RTC 8

8. demonstrate in practice their knowledge and understanding of how ākonga learn


i. enable ākonga to make connections between their prior experiences and learning and their current learning activities
ii. provide opportunities and support for ākonga to engage with, practise and apply new learning to different contexts

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EVIDENCE:
We showed the class KID PRESIDENT's make a difference video / change the world. From that we then researched google hour. It was important to develop opportunities for our AKONGA to PRESENT PASSION PROJECTS. So as a digital / 21st century / MLE, we gave them these parameters.
They needed to choose a TOPIC, ask a QUESTION that would CHANGE their world. What would they learn about that would motivate them. Using GOOGLE HOUR and explaining how GOOGLE itself used it to create awesome projects such as gmail and google docs, motivate our akonga to think, "WHAT CAN I RESEARCH ABOUT, THAT MIGHT CHANGE THE WORLD?".

The hardest thing is answering the first question "WHAT DON'T I KNOW?".

Google hour is part of our CAN DO'S our akonga have developed several slides that document / display their thirst for knowledge and the unknown.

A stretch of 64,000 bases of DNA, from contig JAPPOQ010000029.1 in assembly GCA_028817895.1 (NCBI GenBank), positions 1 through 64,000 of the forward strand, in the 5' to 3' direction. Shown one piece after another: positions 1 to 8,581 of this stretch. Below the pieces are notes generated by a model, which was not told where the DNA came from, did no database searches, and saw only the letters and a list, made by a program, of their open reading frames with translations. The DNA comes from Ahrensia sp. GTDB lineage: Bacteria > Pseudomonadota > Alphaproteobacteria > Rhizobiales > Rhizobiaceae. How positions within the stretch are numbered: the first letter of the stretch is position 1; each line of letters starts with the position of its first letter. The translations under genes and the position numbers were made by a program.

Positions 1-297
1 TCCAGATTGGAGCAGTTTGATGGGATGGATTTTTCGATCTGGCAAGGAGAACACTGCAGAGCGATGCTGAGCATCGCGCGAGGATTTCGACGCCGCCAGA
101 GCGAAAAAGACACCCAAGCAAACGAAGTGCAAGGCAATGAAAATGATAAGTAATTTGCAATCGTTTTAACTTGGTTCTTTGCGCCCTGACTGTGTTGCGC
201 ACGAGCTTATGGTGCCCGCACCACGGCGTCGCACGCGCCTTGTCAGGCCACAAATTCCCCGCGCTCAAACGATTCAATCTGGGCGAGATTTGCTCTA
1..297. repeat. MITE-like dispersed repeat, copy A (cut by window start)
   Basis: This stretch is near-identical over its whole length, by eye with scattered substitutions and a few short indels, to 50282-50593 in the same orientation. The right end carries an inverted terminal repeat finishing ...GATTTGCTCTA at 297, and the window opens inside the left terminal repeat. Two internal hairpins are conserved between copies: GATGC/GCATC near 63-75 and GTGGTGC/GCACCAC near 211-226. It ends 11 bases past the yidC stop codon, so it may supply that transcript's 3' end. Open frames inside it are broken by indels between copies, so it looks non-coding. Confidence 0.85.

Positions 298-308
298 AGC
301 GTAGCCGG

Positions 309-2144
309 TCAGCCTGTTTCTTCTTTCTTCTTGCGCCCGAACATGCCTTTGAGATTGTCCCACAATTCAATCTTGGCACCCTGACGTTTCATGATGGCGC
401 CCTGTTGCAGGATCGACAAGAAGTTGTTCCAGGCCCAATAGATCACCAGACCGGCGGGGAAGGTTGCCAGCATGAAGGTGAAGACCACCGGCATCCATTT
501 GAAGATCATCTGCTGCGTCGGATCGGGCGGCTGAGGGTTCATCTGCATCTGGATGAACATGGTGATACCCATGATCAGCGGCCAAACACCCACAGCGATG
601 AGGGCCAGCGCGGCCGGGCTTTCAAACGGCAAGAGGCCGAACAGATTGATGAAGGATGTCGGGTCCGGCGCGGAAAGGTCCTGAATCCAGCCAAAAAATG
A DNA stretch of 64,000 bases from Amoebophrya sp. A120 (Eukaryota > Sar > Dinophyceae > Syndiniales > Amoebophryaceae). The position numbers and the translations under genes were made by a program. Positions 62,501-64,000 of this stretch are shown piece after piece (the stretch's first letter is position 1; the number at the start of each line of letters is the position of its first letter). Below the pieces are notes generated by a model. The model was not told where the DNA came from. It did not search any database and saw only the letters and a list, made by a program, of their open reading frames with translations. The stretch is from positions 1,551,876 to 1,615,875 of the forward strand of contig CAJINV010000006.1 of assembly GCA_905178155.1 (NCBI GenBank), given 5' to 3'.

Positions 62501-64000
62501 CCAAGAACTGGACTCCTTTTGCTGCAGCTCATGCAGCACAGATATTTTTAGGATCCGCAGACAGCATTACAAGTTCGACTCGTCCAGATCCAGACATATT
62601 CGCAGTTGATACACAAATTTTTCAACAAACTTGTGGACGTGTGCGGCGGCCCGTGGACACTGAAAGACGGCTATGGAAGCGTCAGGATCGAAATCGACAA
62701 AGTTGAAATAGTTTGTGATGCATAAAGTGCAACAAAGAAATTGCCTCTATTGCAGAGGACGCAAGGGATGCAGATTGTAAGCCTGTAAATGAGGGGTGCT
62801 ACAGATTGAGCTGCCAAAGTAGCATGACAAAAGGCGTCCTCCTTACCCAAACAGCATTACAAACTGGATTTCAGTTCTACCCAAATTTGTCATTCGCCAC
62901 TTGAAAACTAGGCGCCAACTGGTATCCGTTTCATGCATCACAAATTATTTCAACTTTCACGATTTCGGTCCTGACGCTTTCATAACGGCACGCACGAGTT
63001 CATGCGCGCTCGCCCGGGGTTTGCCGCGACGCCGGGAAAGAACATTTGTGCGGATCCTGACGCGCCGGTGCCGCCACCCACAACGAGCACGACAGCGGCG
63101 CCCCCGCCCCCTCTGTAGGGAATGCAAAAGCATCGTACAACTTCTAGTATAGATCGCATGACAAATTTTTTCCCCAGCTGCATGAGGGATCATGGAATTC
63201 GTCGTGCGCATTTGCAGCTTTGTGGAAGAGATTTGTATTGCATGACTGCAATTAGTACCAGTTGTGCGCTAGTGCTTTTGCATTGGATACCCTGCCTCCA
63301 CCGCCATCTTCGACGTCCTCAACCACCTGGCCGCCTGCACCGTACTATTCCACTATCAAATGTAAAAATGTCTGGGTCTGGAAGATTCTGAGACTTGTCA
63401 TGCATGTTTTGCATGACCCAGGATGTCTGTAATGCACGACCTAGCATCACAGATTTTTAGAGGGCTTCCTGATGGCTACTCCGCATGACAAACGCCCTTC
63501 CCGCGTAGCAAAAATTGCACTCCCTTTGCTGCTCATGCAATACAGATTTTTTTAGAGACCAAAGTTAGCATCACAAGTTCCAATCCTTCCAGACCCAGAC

iii. encourage ākonga to take responsibility for their own learning and behaviour

We Kaiako have developed many strategies to curb behaviour. There is the notion that MISBEHAVIOUR is rooted in BOREDOM. This being the case for many akonga in any classroom. We have worked hard to incentivise our programme. We encourage Akonga to value their learning work by literally monetirising it. When they attend workshops and display the appropriate scaffolded behaviours, we then give them pins and / snidges or school money (refer below the reading workshops, similar to maths workshops)

They then spend this at fortnightly market days, known as Quiddage. A system developed by an expert Kaiako at my school.

Coupled with our SDA programme and tracking forms, each Friday we award akonga for the quality of learning work produced, as well as the behaviours we expect to see in akonga. This has meant that mis-behaviour has disappeared.

We are strong advocates for allowing akonga to CHOOSE what and where to learn.



iv. assist ākonga to think critically about information and ideas and to reflect on their learning

The knowing WHAT and WHERE to learn needs to be scaffolded. Something we Kaiako are proud of. I am floored by how hard we have worked to ensure that our akonga think critically about what they learn, where they learn it and why.

A system in 2016, which I want to focus on is developing more workshops around LEARNING GOALS rather than just LEVELLED grouping. This I see as another great way to promote akonga to reflect on their learning, and gain a greater understanding of the learning steps that they are taking to realise their potential.

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